Take the 2-minute tour ×
Stack Overflow is a question and answer site for professional and enthusiast programmers. It's 100% free, no registration required.

I can't understand this result...

The code:

void foo(void * key, size_t key_sz) {
    HashItem *item = malloc(sizeof(HashItem));

    printf("[%d]\n", (int)key);

    ...

    item->key = malloc(key_sz);
    memcpy(item->key, key, key_sz);
}

void bar(int num) {
    foo(&num, sizeof(int));
}

And I do this call: bar(900011009);

But the printf() output is:

[-1074593956]

I really need key to be a void pointer, how can I fix this?

share|improve this question

2 Answers 2

up vote 3 down vote accepted

I think you need this:

printf("[%d]\n", *(int*)key); 

The key is a void pointer to the int, so you first need to cast to an int pointer, then dereference to get the original int.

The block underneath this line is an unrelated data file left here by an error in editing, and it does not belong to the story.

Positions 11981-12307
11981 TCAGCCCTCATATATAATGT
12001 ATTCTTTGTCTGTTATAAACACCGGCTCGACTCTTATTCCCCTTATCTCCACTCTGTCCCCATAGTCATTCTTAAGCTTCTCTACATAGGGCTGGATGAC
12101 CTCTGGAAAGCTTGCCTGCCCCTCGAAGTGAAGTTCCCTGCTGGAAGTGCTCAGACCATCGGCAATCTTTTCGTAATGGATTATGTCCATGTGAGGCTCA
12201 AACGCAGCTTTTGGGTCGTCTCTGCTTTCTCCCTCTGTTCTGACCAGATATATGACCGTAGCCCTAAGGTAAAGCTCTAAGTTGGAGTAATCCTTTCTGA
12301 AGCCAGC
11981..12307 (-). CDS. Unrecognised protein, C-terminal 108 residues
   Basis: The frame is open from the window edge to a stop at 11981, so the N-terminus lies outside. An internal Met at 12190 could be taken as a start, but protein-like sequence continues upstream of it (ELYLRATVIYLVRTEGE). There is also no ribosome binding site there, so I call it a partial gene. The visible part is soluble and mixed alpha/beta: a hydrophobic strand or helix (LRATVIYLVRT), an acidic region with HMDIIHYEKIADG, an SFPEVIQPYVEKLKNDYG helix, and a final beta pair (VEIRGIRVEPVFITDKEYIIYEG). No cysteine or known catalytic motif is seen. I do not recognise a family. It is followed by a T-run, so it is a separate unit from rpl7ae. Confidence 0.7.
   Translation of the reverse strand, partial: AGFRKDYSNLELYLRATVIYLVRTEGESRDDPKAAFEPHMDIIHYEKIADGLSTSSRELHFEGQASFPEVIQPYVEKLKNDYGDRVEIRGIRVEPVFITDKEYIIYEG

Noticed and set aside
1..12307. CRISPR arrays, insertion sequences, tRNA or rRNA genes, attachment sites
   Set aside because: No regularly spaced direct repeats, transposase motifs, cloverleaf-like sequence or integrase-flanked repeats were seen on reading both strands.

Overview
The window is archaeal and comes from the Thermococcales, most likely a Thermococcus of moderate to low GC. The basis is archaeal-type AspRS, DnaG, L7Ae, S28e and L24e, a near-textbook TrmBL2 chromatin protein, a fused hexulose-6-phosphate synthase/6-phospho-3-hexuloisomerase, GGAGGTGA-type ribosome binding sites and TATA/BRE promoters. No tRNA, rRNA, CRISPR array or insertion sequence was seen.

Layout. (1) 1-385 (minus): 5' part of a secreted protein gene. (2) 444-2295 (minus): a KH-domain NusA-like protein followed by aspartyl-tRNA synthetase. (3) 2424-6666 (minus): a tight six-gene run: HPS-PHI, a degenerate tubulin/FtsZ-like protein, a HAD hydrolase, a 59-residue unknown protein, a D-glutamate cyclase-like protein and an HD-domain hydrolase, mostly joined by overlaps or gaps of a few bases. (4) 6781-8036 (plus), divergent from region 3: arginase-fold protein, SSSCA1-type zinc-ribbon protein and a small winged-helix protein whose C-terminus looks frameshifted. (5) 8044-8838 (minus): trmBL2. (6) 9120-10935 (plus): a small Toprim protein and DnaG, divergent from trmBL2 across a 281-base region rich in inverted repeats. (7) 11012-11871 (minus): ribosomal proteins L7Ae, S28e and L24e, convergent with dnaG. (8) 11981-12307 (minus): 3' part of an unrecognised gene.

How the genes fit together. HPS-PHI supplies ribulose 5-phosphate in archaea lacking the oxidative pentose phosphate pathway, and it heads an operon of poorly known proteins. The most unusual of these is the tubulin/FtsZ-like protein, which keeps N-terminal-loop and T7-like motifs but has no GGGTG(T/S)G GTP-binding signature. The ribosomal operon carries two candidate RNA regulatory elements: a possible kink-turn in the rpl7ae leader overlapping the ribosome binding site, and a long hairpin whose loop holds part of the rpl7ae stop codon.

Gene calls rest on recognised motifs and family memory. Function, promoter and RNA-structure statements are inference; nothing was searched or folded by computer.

share|improve this answer
    
Yeah, I tried (int*)*key but didn't work and *(int*)key never occurred to me. –  Ricardo Amaral Apr 7 '10 at 1:22

If you cast the pointer to int, you are getting the address as the value. You need to dereference void pointers like any other. Only you cannot directly dereference void *, so you must first cast it to a pointer of the correct type, here int *. Then dereference that pointer, i.e. *((int *)key) (extra parentheses to clarify the precedence).

share|improve this answer
    
Yeah, I tried (int*)*key but didn't work and *(int*)key never occurred to me. –  Ricardo Amaral Apr 7 '10 at 1:22

Your Answer

 
discard

By posting your answer, you agree to the privacy policy and terms of service.

Not the answer you're looking for? Browse other questions tagged or ask your own question.